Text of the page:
Rhythm Pharmaceuticals Publishes Longer-Term Data on LEPR Deficiency Obesity Study
By Alex Keown
As Boston-based Rhythm Pharmaceuticals moves its lead obesity treatment into a second Phase III trial, the company was bolstered by the publication of longer-term data from its Phase II study of setmelanotide in Nature Medicine.
The longer-term data showed once daily subcutaneous injection of setmelanotide resulted in reductions in hyperphagia and body-weight in three patients with leptin receptor (LEPR) deficiency obesity. Setmelanotide is a first-in-classmelanocortin-4 receptor (MC4R) agonist used to treat patients with LEPR deficiency obesity, an ultra-rare orphan disease that results in hyperphagia (an abnormally increased appetite) and severe, early-onset obesity. The U.S. Food and Drug Administration has granted Breakthrough Therapy Designation to setmelanotide.
The obesity targets the company is taking aim at are caused by genetic deficiencies in the MC4 pathway, a biological pathway in people that regulates weight by increasing energy expenditure and reducing appetite.
Rhythm’s researchers conducted a series of in vitro analyses of MC4R function in the study and the data suggests that setmelanotide’s mechanism for MC4R activation may differentiate from the natural ligand and first-generation compounds, the company said. Additionally, Rhythm said the data showed setmelanotide “might overcome the presence of the naturally occurring neurotransmitter that inhibits the activation of MC4R.” Lastly, the MC4R research showed that setmelanotide may rescue specific MC4R mutations where the natural ligand cannot, Rhythm said.
The longer-term data released in the Nature Medicine publication showed that safety and tolerability of setmelanotide were consistent with previous findings and no serious adverse events were reported.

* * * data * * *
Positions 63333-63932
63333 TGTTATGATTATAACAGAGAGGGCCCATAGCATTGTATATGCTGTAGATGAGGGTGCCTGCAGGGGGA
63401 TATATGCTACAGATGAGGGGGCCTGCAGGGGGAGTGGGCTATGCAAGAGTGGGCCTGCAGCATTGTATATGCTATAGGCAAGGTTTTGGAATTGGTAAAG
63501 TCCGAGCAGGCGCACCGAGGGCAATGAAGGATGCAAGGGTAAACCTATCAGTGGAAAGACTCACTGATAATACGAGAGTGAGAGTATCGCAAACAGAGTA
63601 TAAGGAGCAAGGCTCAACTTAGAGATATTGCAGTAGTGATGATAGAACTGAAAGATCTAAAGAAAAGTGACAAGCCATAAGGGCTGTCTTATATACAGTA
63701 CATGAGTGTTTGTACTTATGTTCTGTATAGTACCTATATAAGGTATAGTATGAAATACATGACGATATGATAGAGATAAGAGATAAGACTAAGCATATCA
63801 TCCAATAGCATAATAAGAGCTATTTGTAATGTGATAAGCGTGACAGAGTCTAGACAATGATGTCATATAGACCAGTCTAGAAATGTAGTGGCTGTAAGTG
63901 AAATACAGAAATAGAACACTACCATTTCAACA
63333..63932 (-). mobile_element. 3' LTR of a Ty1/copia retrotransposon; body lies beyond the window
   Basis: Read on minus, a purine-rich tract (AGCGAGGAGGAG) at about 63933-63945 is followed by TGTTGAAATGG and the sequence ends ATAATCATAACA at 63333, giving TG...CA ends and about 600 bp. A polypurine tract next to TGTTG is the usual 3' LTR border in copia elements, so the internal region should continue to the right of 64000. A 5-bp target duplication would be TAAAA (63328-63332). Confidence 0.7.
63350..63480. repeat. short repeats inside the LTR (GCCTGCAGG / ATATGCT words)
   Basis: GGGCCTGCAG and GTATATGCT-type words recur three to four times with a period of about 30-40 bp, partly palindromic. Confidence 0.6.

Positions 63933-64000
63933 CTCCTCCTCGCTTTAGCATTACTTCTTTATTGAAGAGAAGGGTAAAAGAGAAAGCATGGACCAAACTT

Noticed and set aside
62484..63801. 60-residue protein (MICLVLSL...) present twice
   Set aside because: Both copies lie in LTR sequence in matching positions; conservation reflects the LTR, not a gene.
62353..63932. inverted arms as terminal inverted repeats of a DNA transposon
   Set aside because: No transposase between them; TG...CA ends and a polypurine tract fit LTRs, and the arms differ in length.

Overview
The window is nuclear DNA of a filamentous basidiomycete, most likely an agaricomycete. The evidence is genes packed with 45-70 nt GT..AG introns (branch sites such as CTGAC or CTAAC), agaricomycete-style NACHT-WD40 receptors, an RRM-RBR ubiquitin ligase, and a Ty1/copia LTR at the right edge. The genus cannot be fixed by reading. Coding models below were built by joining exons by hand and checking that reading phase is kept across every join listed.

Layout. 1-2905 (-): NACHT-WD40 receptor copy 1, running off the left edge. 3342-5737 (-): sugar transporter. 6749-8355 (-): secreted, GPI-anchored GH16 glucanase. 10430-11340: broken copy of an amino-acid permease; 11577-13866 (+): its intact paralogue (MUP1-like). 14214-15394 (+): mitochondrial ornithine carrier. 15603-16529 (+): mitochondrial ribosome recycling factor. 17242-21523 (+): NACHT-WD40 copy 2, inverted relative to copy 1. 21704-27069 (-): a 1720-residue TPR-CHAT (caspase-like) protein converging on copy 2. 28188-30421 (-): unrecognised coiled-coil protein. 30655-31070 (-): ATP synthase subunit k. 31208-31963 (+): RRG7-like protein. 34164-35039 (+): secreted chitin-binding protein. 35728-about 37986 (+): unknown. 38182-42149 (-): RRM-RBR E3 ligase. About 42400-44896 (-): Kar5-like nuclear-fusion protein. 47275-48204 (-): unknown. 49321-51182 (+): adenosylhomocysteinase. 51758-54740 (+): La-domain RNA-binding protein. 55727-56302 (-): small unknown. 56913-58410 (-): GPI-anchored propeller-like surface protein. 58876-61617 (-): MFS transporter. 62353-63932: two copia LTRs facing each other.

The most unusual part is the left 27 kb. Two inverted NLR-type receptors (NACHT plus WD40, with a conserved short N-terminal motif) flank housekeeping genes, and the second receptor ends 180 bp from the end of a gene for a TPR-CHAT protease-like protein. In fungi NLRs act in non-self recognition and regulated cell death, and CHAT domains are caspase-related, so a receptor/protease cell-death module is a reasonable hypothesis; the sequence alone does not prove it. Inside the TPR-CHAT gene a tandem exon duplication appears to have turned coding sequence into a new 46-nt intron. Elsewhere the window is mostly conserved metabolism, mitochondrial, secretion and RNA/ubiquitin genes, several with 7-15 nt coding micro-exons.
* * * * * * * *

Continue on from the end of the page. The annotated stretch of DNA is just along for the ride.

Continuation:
Keith Gottesdiener, chief executive officer of Rhythm, said the company was pleased with the longer-term Phase II study results, which represent “an important milestone” for its clinical development program.
“We are also encouraged by ongoing efforts to improve our understanding of the cellular and molecular mechanisms along the MC4 pathway. The fact that in vitro data suggest setmelanotide may rescue specific MC4R mutations where the natural ligand cannot might identify a subset of patients who may benefit from treatment with setmelanotide, which warrants further study,” Gottesdiener said in a statement.
Not only is Gottesdiener pleased, but so too is Pfizer, which has a significant stake in Rhythm. Last year the pharma giant acquired an additional block of shares that increased its holdings to a 5 percent stake in the company. Shares of Rhythm are up about 4 percent on the news of the longer-term data being published.
Rhythm anticipates completing enrollment in its Phase III LEPR deficiency trial by the end of 2018.
In addition to the newly initiated Phase III trial, Rhythm is also studying setmelanotide in a Phase III trial for the treatment of pro-opiomelanocortin (POMC) deficiency obesity, an ultra-rare genetic disorder associated with severe, early-onset obesity and unrelenting, abnormally increased appetite (hyperphagia).
Setmelanotide is also being studied in a Phase II trial for the treatment of obesity caused by Bardet-Biedl syndrome (BBS), a monogenic disorder that causes severe obesity and an insatiable appetite. Patients with the rare disease can also experience vision loss and kidney abnormalities.